Conservative candidate for senate uses history's worst campaign tactics for political gainRepublican candidate for U.S. Senate Eric Hovde is gaining traction. This past week, he gained the all-important (though not necessarily exclusive) endorsement of Wisconsin Right-to-Life, seen by many as necessary for any GOP candidate to obtain in order to have a chance in the primary this fall.
Yet Hovde, whose political resume is almost non-existent (but claims to be qualified for office based on his business career), has had some problems with recent comments. Recently, Hovde stated he was sick of the media too frequently portraying poor people's woes as "sob stories."
Stop always writing about, 'Oh, the person couldn't get, you know, their food stamps or this or that.' You know, I saw something the other day - it's like, another sob story, and I'm like, 'But what about what's happening to the country and the country as a whole?' That's going to devastate everybody.Insensitive comments aside, Hovde is again in the news for a statement he made against his potential Democratic rival, current U.S. Rep. Tammy Baldwin. Hovde claimed that Baldwin was the most liberal member of Congress, and implies that she's a Marxist, among other things.
Her philosophy has its roots in Marxism, communism, socialism, extreme liberalism -- she calls it progressivism -- versus mine, which is rooted in free-market conservatism.The Baldwin campaign pushed back hard against Hovde's comments:
Unlike Tammy, who has worked across party lines to crack down on China’s cheating, protect Wisconsin manufacturing jobs, and invest in small businesses, Hovde clearly has no interest in bipartisan work to create jobs and move our economic recovery forward.Hovde's tactics are alarming, and fail to create any positive dialogue in the campaign. It's one thing to deride a candidate for the positions they hold, as Hovde has done at other times. It's entirely different to use outdated scare tactics like calling someone a communist in order to gain "cred" for your campaign.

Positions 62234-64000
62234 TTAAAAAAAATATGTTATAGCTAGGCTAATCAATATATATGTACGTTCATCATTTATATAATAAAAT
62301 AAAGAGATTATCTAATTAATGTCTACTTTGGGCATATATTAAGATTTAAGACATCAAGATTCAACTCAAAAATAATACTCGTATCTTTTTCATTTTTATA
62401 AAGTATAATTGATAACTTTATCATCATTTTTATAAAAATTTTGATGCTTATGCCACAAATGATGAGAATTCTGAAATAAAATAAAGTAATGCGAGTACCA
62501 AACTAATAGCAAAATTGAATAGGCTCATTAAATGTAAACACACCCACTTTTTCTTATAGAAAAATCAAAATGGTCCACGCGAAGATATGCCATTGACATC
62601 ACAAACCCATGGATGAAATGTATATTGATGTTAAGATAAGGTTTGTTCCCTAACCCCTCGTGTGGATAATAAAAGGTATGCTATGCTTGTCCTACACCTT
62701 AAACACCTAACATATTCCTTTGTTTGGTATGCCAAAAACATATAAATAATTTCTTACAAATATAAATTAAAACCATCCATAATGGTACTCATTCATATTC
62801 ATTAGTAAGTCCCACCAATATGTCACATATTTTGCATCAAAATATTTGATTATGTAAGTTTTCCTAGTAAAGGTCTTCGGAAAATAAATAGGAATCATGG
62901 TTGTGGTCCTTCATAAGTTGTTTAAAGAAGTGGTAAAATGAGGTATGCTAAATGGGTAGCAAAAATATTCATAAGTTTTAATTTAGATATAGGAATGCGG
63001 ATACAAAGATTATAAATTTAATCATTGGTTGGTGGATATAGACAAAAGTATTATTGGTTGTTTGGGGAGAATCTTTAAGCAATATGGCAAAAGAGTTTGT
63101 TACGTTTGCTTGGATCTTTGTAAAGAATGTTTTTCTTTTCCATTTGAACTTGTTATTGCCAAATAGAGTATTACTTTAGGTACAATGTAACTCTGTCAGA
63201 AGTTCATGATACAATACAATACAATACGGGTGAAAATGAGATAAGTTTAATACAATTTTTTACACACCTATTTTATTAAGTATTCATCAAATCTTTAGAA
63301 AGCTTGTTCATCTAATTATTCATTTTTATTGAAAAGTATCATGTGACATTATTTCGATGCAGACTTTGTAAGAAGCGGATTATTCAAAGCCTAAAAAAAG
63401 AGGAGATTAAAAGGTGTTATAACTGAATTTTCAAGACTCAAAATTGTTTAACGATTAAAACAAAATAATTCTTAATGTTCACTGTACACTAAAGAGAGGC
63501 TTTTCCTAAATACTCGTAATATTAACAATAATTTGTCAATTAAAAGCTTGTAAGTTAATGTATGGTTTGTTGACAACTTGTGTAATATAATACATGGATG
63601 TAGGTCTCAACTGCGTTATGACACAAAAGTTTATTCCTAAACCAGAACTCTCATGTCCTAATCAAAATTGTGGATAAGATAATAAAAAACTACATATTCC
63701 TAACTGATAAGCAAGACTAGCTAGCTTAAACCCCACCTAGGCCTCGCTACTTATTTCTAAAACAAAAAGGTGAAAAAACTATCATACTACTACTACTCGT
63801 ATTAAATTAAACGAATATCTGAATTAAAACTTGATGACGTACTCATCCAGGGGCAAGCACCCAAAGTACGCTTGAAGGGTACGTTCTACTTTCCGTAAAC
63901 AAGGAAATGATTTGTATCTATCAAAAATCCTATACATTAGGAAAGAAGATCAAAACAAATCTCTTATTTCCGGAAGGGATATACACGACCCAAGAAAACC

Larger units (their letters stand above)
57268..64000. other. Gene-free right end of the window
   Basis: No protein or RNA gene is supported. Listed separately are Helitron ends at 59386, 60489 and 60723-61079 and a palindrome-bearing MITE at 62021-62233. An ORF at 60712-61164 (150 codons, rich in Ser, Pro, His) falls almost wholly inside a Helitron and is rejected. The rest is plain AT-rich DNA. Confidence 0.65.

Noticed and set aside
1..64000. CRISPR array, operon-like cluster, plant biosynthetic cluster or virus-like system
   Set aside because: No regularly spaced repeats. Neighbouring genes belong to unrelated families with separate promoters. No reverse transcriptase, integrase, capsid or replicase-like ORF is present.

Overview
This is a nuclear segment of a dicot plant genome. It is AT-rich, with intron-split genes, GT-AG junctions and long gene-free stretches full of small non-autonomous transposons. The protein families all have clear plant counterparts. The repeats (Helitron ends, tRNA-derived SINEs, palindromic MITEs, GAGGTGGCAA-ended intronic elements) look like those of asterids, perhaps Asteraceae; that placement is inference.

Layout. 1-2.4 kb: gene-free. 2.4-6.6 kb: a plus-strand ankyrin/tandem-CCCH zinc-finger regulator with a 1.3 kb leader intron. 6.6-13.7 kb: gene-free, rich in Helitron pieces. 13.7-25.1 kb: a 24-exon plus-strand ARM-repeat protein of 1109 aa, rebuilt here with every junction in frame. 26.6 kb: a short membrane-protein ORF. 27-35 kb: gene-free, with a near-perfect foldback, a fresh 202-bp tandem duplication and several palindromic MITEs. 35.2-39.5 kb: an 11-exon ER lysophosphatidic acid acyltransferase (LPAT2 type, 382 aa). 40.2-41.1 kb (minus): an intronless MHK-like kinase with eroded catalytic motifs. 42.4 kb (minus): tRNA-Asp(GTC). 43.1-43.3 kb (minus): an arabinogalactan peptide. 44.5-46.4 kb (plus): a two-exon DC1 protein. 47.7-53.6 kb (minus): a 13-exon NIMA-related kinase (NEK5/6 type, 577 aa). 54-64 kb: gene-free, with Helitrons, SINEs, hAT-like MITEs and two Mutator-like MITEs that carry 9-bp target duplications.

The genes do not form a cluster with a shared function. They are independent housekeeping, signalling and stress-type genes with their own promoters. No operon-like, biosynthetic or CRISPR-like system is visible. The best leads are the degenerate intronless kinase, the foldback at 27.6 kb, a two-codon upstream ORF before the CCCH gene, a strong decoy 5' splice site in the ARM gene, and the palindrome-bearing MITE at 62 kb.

It hearkens back to a time more than half a century ago when Republicans made similar claims against their liberal opponents. Most Wisconsinites remember the lesson of Joseph McCarthy's "red scare." As the junior senator from Wisconsin, McCarthy famously (and repeatedly) claimed that he held a list "in [his] hand" of government leaders and agency heads.
The number of communists on that list, however, continually changed, and McCarthy's tirade was eventually discredited as nothing more than what it was: a bunch of hot air in order to receive political capital. Even President Eisenhower despised McCarthy's tactics, and in 1954 the Senator was publicly humiliated in front of national TV cameras:
Not surprisingly, another Republican from that era also engaged in scare tactics. In a U.S. Senate campaign against Congresswoman Helen Gahagan Douglas, then-Congressman Richard Nixon laid out several outlandish attacks towards his liberal opponent, calling her a communist sympathizer -- even stating that she was "pink right down to her underwear."
Other attacks against the female Congresswoman alleged that she "slept with a Jew" -- a fact that was true, since her husband was Jewish (but that part was always conveniently left out). Some phone calls to Californian citizens also simply told the respondent "Did you know Helen Gahagan Douglas was a Communist?" and then hung up with no further explanation.
Hovde's recent attacks mimick Nixon's strategy almost to a T. Calling a liberal a communist is the oldest trick in the book -- and also the most deceiving. Were it not such a serious charge, it'd almost be laughable. To consider Tammy Baldwin a communist would be like comparing Scott Walker to Hitler -- and though many may dislike Walker for a plethora of reasons, he's no Fuhrer. Baldwin, on the other hand, and unlike Walker, consistently reaches across the aisle when it's possible to get legislation in Congress passed. Hardly the actions of a "communist."
Lastly, Hovde's comments are hard to stomach for yet another reason. The charge that Baldwin is the "most liberal member of Congress" is one blown out of proportion, and ignores the fact that the rating is an inconsistent one to make from year to year. It's a charge that conservative politicians make against their Democratic opponents time-and-time again. Remember when John Kerry was the most liberal? Or Barack Obama?
In fact, Baldwin was named most liberal in 2011, tied with ten other members of Congress -- but in 2012, she was named 21st most liberal, tied with three others.
The rankings themselves -- published annually by the National Journal -- have been widely criticized, by both liberals AND conservatives. For instance, a vote last decade to support the 9/11 Commission's recommendations was determined to be a "liberal" decision, despite the commission being bipartisan.
In the end, Eric Hovde's talking points hardly amount to anything meaningful. They're baseless attempts to discredit Tammy Baldwin by erroneously placing labels that don't belong next to her name. If this is the best that Hovde can do, his campaign is in serious trouble -- and if the tactics of the Republican Party haven't changed since the "Red Scare" of the 1950s, it means that the GOP doesn't think much of YOU, the voter, to make an informed decision based on the issues.